November Marks Lowest Point For Republican Fundraising
The Democratic Party ended November with around $550,000 while the Republican Party struggled and owed more money than it had on hand in one of its two fundraising accounts, according to federal campaign finance reports.
Both parties file monthly fundraising reports on their federal accounts with the Federal Election Commission. The Republican Party reported having about $7,100 in cash at the end of November, but they also reported owing $7,500 in debt and other obligations. Democrats reported owing about $7,600 against the $556,000 in cash at the end of the month.
The money from the federal account supports the operations of the party and the campaigns of federal candidates.
State Republican Party Chairman Jerry Labriola Jr. called the November report a “snapshot of the lowest point” in the party’s fundraising year. He said December has so far been been a strong month and he was confident the party would end the year in the black.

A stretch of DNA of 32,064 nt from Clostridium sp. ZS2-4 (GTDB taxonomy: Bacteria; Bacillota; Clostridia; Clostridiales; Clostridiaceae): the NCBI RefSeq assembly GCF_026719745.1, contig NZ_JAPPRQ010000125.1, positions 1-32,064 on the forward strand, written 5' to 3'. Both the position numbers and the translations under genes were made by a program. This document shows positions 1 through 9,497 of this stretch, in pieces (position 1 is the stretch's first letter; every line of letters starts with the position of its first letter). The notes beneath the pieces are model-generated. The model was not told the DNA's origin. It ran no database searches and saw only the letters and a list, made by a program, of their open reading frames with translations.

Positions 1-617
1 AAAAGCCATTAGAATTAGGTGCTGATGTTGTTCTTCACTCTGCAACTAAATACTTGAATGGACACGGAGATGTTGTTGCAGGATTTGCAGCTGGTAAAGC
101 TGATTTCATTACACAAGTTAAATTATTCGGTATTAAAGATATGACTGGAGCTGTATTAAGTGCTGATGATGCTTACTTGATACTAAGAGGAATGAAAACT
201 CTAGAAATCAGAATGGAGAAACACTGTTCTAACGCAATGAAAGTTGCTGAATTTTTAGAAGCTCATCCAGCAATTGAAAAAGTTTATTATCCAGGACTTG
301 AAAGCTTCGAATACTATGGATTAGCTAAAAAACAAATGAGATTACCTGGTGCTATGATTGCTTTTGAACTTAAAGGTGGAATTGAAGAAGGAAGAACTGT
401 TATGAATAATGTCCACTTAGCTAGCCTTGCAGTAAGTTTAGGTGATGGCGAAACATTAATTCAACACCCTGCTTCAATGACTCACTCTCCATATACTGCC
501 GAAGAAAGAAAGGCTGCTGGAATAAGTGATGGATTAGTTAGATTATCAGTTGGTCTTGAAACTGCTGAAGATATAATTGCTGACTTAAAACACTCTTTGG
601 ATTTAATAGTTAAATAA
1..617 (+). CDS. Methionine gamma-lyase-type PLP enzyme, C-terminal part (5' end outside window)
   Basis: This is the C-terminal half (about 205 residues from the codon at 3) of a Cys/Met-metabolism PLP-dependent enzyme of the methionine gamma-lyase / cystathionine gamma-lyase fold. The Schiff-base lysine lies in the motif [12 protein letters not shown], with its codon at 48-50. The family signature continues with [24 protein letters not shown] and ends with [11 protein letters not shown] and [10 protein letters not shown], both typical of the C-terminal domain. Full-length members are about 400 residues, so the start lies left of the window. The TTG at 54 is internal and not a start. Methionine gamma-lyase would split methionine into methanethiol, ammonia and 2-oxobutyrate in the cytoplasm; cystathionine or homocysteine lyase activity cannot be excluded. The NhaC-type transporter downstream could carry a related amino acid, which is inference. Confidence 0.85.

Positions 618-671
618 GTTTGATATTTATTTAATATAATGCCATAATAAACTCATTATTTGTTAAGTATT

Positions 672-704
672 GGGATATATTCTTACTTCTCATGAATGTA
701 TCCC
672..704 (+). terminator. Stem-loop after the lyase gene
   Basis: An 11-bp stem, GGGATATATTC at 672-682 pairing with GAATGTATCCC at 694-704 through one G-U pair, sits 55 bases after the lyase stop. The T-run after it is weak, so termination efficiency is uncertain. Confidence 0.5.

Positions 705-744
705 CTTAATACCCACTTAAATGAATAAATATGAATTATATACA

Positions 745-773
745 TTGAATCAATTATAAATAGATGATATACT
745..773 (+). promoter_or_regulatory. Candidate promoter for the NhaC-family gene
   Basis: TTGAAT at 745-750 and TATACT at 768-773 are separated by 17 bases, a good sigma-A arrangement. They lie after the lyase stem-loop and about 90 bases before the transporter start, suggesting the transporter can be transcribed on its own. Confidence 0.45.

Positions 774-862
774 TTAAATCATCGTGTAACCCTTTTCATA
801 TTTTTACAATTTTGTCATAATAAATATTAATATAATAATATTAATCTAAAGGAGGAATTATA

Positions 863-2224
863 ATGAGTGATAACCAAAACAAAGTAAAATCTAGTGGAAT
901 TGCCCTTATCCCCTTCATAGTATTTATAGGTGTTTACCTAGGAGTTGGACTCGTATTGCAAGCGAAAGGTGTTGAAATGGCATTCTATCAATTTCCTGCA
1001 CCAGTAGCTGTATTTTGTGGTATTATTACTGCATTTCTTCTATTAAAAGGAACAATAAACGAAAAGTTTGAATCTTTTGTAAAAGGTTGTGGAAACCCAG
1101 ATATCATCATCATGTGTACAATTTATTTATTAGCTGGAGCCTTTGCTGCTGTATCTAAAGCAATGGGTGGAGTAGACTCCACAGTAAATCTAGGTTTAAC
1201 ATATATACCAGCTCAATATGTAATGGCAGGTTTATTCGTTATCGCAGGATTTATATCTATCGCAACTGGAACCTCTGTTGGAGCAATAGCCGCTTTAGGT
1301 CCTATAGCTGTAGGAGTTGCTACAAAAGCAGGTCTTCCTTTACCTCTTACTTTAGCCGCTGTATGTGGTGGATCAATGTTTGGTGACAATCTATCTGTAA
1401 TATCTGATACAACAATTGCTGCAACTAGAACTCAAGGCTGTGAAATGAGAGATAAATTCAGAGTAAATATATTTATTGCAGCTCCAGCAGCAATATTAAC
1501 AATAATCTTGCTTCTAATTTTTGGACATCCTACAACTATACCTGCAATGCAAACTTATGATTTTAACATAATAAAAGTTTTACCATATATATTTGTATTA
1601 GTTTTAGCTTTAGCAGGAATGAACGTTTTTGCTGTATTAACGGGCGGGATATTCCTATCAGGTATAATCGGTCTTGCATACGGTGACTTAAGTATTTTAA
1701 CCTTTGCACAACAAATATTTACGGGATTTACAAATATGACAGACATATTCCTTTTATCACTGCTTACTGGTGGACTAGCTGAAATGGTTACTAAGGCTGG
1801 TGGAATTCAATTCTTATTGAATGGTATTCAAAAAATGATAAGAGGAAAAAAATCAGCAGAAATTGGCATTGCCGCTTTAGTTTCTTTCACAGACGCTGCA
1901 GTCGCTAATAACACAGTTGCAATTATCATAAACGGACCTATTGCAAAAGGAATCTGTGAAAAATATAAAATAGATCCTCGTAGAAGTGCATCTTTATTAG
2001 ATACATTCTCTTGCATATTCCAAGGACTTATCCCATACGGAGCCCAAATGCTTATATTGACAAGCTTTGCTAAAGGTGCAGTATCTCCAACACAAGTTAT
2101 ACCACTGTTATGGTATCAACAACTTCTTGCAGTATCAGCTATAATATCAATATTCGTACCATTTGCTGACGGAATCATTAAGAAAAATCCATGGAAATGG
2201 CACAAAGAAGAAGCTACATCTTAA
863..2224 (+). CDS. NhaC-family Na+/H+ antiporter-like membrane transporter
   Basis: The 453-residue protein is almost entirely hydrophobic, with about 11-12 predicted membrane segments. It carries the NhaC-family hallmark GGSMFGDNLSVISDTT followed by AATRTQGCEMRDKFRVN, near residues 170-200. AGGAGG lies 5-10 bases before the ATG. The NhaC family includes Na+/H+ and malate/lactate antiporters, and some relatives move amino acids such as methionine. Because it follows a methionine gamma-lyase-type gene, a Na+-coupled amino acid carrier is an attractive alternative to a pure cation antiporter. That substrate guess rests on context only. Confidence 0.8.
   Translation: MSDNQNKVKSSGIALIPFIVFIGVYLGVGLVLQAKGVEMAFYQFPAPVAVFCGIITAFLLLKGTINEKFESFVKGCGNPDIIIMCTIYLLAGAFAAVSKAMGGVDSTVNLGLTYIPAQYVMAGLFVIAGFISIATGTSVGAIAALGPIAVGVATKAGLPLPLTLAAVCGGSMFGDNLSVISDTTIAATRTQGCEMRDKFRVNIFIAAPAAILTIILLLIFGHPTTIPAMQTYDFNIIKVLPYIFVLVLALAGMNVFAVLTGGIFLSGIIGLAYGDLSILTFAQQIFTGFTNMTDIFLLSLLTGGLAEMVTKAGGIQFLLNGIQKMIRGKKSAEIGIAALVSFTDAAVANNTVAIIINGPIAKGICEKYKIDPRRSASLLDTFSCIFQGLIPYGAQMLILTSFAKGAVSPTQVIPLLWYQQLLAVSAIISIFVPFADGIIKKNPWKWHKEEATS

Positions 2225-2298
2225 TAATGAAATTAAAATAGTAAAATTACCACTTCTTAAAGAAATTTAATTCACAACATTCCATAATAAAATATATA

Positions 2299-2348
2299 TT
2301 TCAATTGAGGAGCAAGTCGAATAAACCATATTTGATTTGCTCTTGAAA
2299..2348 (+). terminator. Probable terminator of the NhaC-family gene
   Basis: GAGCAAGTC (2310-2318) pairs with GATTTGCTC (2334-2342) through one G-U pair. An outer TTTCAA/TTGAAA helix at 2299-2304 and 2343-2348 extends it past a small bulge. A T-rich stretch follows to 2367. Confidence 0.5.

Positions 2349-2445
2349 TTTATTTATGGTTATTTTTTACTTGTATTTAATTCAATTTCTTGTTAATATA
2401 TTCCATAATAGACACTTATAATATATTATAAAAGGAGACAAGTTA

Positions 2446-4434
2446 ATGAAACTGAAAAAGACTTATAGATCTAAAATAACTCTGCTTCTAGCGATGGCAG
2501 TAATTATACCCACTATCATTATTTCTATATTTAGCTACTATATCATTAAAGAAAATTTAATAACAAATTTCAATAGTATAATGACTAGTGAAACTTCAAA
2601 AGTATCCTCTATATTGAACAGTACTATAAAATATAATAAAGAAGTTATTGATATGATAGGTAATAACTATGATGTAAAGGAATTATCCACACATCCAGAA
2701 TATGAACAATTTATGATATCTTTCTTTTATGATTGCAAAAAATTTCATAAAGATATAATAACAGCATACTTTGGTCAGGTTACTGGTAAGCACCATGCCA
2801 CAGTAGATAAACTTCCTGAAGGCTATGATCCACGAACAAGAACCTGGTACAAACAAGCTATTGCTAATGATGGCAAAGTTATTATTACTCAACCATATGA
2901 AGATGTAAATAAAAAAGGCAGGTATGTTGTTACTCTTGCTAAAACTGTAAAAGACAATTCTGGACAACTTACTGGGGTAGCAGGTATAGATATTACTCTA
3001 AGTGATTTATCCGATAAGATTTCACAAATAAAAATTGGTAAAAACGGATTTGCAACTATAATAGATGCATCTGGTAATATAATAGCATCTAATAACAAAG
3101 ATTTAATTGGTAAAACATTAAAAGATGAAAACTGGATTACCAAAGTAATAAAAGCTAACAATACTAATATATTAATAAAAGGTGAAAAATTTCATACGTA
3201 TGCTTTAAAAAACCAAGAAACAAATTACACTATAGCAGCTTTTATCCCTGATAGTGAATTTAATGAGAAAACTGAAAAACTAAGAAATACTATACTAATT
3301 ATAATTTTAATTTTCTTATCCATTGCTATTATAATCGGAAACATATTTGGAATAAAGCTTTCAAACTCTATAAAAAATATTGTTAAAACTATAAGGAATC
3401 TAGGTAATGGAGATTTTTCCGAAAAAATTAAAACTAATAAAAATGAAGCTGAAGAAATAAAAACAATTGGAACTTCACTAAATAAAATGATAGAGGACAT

“Democrats have leapt to a big lead with [Democratic Gov. Dannel P. Malloy] aggressively shaking down special interest groups in and outside the state of Connecticut on behalf of the state party,” he said. “It will take a few months, but I’m confident that over time we will close that gap.”
A spokeswoman for the Democratic Party declined to comment for this story.
Malloy, who is expected to run for re-election next year, has been actively fundraising for the state Democratic Party. While contributions to the party have soared, fundraising efforts have led to some controversy recently as the party has accepted large donations from people who work for businesses connected to state government.
Earlier this month the party returned a $10,000 check after it was discovered that the donor runs the parent company of the contractor that operates the Hartford XL Center and Rentschler Field in East Hartford.
Labriola said it has been a challenging fundraising environment for Republicans. He had stopped collecting his salary earlier this month to ensure the party did not have a cash flow problem, but said he plans to resume taking his pay.
Even with the cash disparity, Labriola said he was optimistic about next year’s gubernatorial race.
“Malloy spends half his time as a spin doctor for Connecticut’s failing economy and the other half cheerleading for Obamacare. I like our chances,” he said.
The party’s state fundraising account reports aren’t expected out until Jan. 10.